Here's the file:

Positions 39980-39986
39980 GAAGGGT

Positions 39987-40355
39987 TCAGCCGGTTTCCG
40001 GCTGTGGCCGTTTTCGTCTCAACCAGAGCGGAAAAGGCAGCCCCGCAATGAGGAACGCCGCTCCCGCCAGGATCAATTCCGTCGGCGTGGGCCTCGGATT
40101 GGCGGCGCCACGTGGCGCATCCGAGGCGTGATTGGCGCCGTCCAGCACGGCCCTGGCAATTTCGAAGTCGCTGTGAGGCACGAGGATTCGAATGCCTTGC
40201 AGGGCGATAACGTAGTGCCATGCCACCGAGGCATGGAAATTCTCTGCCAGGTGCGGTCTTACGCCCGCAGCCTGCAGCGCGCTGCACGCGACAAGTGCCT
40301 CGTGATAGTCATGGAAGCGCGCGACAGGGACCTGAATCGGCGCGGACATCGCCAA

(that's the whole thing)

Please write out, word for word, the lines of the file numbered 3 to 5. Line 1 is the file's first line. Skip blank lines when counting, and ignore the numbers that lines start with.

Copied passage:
Positions 39987-40355
39987 TCAGCCGGTTTCCG
40001 GCTGTGGCCGTTTTCGTCTCAACCAGAGCGGAAAAGGCAGCCCCGCAATGAGGAACGCCGCTCCCGCCAGGATCAATTCCGTCGGCGTGGGCCTCGGATT